Hawke’s Bay dairy farmer Ivan Knauf says he’s thrilled to be able to fence a significant 90-hectare wetland surrounded by native bush on his farm, thanks to a $4.2 million Jobs for Nature partnership between the Ministry for the Environment and Hawke's Bay Regional Council.
Over two years, the Hāpara Takatū project will establish 195 kilometres of new riparian fencing to exclude all classes of stock from vulnerable waterways across the region; reducing erosion, enabling riparian plantings to grow and creating jobs.
Knauf’s wetland fencing is one of 70 projects across Hawke’s Bay, funded by the Jobs for Nature Hāpara Takatū project. QEII National Trust and Fonterra also made financial contributions to fencing off Knauf’s wetland.
The project has also generated more jobs in the region, with fencing contractors expanding their workforce.
Knauf has established four kilometres of fencing around the wetland to keep out feral deer and other animals from feeding on native plants, and trees.
“This fencing is a crucial first step to restore the wetland and improve freshwater quality. The next step is to manage willow trees, blackberries and other weeds to allow the native bush to flourish, and native birdlife to return,” says Knauf.
Secretary for the Environment, Vicky Robertson, says it’s wonderful to see landowners across Hawke’s Bay getting involved in the project.
“Central to the new essential freshwater package is the principle of Te Mana o Te Wai, putting the health of freshwater first. This year World Environment Day (5 June) calls for urgent action to restore damaged ecosystems. This project is a great example of putting that into practice.”
Hawke’s Bay Regional Council terrestrial ecologist Keiko Hashiba says the wetland on Knauf’s land is a critical biodiversity area for indigenous wetland flora and fauna who have lost the majority of their habitats across the region.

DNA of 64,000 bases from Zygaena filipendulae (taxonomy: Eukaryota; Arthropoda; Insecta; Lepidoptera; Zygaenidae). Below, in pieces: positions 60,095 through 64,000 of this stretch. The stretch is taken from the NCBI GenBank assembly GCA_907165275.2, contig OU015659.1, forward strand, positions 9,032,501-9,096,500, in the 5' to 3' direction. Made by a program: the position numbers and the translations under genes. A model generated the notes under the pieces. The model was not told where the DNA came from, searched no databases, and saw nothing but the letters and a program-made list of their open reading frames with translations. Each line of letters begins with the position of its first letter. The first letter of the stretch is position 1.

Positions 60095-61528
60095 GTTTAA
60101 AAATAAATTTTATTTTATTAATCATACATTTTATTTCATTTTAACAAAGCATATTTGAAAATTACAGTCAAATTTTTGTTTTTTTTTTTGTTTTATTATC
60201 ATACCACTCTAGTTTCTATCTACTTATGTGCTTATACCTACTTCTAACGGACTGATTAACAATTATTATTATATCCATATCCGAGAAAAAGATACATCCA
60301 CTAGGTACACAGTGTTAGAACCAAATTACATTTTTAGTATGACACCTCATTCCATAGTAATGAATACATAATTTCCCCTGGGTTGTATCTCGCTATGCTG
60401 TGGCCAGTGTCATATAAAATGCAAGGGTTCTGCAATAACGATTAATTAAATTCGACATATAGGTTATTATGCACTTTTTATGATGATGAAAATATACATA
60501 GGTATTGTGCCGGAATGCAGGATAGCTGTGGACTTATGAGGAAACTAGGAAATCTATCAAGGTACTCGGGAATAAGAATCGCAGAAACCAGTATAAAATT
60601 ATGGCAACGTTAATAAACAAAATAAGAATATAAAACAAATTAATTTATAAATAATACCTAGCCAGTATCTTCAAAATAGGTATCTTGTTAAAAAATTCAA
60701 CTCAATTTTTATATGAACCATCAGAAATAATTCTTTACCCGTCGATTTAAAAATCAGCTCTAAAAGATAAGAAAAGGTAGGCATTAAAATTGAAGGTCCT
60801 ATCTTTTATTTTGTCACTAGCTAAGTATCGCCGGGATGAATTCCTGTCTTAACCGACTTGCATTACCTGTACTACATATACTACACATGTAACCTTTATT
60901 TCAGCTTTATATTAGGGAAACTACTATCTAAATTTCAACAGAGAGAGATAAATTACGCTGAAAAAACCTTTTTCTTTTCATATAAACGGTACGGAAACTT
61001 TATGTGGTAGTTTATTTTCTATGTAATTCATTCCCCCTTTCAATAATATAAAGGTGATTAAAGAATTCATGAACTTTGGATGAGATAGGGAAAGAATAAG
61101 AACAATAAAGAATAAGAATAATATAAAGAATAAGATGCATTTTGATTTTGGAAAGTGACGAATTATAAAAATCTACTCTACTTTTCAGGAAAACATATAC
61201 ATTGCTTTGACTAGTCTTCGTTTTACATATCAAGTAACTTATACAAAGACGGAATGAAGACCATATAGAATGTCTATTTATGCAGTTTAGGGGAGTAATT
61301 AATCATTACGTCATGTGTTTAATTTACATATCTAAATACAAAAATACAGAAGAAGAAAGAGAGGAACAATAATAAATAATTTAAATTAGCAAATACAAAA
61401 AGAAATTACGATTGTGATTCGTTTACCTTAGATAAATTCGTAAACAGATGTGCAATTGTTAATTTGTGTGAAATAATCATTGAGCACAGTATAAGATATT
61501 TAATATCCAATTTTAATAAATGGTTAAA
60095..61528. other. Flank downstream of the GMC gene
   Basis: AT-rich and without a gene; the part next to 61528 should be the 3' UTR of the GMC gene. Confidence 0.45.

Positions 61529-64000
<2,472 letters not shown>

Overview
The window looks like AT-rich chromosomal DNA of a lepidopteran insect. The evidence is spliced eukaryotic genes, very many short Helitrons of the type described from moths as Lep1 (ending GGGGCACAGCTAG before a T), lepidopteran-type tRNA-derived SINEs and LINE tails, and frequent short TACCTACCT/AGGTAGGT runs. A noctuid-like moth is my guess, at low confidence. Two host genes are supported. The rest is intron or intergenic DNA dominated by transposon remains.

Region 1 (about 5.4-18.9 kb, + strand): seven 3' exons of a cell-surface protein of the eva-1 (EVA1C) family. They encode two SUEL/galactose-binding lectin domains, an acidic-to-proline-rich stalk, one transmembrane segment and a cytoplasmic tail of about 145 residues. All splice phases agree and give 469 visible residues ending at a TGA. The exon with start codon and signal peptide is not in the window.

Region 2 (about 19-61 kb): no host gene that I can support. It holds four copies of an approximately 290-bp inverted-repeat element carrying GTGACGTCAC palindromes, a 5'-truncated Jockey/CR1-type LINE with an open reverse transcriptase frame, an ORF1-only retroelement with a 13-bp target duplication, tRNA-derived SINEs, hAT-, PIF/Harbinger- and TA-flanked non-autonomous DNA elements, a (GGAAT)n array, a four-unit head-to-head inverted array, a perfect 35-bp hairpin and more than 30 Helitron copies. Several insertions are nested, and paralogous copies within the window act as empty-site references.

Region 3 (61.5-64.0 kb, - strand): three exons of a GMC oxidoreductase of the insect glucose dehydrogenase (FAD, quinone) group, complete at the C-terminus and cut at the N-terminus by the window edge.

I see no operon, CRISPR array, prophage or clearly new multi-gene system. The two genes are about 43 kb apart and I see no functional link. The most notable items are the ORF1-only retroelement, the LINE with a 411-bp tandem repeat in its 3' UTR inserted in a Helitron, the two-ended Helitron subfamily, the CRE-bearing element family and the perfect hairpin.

“Ten percent of Hawke’s Bay used to be covered in wetlands – around ten times the size of Napier. There is only four percent of the original extent left, and most of the wetlands we have today are very small and isolated. A wetland of this size is very uncommon and that’s why it is so exciting to protect and restore it.”
“The restoration of this wetland will mean it will become a vital habitat for threatened species, a better functioning ‘kidney’ for filtering contaminants from the land, a water reservoir and carbon storage for our region.”
Hawke’s Bay Regional Council catchment team leader Warwick Hesketh says that in most cases, fencing waterways is the single most effective thing farmers can do to protect water quality and restore sensitive freshwater ecosystems.
“To us this is about partnering with our community, not just to fence off waterways for water quality benefits, but also enhancing biodiversity, recreation, mahinga kai – those things that are so important to us as New Zealanders.”
The Government’s $1.245 billion Jobs for Nature package aims to create significant environmental benefits and bring thousands of people into nature-based work to help accelerate the recovery from the impacts of COVID-19.
4 June 2021
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